131 S.W. 306 (Tex.Civ.App. 1910), St. Louis, B. & M.R. Co. v. Murphy & Kay
|Citation:||131 S.W. 306|
|Opinion Judge:||JAMES, C.J.|
|Party Name:||ST. LOUIS, B. & M.R. CO. v. MURPHY & KAY.|
|Attorney:||Claude Pollard, C.M. Robards, and R.J. McMillan, for appellant. Fly & Daniel, for appellees.|
|Case Date:||October 12, 1910|
|Court:||Court of Appeals of Texas, Court of Civil Appeals of Texas|
On Motion for Rehearing, Nov. 2, 1910.
Appeal from Victoria County Court; J.P. Pool, Judge.
Action by Murphy & Kay against the St. Louis, Brownsville & Mexico Railroad Company. From a judgment for plaintiffs, defendant appeals. Reversed and remanded.
The case was tried on an appeal from the county court. The amended pleading of plaintiffs Murphy & Kay alleged, in substance, that the defendant's agent agreed with them to place cars at the station of Cranell, in Refugio county, for a shipment of plaintiffs' calves and that defendant's train would take up said calves on October 4, 1907, for transportation to New Orleans; that said cars were not placed as agreed on, and plaintiffs, relying on the agreement, penned the calves at Cranell Station in the shipping pens in time to be taken up by the train on said 4th day of October; that defendant failed and refused to take up said calves on that day, and plaintiffs were compelled to hold same in the pens until October 6th, when they were taken up and moved, during which time they suffered damage in their market value in Refugio county in the sum of $2 per head, by reason of said act of defendant. The pleading alleged further in the alternative that if plaintiffs were mistaken in the allegation that the calves were damaged in their market value in Refugio county in said sum, and if there was no market value for said calves there, then that the calves were at that time and place damaged in their intrinsic value in the sum of $2 per head. The trial resulted in a judgment against defendant for $130.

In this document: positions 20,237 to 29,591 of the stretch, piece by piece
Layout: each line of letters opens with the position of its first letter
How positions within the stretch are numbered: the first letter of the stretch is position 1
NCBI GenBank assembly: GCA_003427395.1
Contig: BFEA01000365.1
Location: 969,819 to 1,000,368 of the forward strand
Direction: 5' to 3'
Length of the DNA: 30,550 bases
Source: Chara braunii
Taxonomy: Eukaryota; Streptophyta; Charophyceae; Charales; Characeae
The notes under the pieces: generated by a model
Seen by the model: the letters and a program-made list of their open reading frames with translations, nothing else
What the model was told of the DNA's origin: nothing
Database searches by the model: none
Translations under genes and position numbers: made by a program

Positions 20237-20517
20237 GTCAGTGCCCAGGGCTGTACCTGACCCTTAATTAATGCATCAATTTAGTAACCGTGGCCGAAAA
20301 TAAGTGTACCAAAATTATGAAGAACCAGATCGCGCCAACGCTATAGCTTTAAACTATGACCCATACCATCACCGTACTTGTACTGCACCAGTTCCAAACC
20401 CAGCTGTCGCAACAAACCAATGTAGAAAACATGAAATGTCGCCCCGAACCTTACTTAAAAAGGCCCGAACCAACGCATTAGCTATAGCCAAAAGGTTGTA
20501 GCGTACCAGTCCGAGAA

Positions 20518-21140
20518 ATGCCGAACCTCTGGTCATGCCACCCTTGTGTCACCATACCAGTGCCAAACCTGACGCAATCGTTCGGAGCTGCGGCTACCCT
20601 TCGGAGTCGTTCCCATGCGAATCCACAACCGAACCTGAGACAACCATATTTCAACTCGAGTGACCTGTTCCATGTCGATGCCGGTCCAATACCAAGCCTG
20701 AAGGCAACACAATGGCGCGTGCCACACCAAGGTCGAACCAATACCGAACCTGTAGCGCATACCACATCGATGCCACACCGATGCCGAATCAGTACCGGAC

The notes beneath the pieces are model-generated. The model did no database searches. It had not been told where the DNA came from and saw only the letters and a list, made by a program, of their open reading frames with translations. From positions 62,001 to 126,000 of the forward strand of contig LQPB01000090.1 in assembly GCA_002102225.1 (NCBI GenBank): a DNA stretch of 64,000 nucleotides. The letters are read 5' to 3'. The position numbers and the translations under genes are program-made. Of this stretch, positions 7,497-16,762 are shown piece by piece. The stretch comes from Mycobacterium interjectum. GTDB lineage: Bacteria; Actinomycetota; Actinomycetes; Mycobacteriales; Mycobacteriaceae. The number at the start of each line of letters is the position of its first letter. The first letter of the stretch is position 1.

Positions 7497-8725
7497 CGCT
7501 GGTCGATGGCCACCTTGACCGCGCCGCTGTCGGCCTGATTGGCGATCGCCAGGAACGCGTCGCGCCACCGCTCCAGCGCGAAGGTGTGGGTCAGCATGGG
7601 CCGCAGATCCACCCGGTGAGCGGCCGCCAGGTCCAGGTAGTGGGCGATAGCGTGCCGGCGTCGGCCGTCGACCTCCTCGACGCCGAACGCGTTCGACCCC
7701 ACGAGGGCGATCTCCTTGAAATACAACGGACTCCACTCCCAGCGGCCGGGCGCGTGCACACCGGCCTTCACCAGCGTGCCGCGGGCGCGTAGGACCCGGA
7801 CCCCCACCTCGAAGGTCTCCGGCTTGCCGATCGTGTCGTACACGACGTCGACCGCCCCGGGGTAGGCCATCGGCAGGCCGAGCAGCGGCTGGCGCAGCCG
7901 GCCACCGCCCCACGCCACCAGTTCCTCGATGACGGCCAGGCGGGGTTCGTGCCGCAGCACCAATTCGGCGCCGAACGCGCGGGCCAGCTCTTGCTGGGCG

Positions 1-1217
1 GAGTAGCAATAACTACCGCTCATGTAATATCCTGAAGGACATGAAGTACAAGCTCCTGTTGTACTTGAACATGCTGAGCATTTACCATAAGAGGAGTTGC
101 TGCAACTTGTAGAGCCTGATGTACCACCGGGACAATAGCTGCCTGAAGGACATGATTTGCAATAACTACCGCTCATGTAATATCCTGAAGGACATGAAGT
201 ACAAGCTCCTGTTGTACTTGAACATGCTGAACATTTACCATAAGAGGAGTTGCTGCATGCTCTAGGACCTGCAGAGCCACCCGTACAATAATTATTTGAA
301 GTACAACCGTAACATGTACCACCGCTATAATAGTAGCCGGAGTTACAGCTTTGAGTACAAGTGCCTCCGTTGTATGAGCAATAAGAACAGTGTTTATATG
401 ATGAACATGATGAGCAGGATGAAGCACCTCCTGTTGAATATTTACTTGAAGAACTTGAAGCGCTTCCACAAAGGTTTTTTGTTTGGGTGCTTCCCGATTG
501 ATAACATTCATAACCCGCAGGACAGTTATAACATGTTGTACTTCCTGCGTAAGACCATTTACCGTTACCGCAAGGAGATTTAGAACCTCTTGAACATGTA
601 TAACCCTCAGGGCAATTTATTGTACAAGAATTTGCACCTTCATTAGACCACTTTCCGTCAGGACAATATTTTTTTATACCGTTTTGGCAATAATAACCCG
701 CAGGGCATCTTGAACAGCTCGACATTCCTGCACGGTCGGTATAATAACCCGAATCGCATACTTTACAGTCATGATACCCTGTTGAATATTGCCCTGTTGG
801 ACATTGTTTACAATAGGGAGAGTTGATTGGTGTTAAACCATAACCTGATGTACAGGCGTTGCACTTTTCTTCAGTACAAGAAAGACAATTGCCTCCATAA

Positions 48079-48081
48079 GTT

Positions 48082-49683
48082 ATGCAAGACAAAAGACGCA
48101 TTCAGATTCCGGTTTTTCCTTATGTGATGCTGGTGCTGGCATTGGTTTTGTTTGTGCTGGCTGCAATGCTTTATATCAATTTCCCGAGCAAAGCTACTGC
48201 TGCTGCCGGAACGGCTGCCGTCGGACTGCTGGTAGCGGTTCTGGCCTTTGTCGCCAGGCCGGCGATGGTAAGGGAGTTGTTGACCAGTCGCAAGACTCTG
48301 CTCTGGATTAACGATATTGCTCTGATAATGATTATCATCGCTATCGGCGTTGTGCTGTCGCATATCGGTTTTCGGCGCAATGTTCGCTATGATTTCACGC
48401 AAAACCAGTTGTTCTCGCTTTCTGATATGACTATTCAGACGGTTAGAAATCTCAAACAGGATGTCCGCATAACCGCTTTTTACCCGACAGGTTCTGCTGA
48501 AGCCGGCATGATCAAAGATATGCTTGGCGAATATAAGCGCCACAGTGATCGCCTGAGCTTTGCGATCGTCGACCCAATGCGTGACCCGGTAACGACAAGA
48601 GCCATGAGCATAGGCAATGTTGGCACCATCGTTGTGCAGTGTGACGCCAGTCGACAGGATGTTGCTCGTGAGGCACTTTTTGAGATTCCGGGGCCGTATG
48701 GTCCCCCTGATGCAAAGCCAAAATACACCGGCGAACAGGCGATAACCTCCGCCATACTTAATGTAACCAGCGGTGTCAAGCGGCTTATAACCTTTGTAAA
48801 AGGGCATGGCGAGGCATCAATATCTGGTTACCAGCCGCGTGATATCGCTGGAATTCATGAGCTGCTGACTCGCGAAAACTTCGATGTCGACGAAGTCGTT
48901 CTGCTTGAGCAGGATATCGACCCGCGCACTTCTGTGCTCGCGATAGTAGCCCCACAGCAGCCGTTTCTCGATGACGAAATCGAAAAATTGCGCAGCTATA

The first assignment of error questions the court's charge in one particular. After charging the jury if, among other things, they found defendant's agent agreed, or by words and acts, reasonably calculated to lead an ordinarily intelligent person to believe, caused plaintiffs to believe, defendant would furnish cars and that their calves would be transported on October 4, 1907, and that it was in pursuance of such understanding that plaintiffs penned their calves at Cranell Station in time for defendant's train due to pass that day, etc., to find for plaintiffs, the court...
To continue readingFREE SIGN UP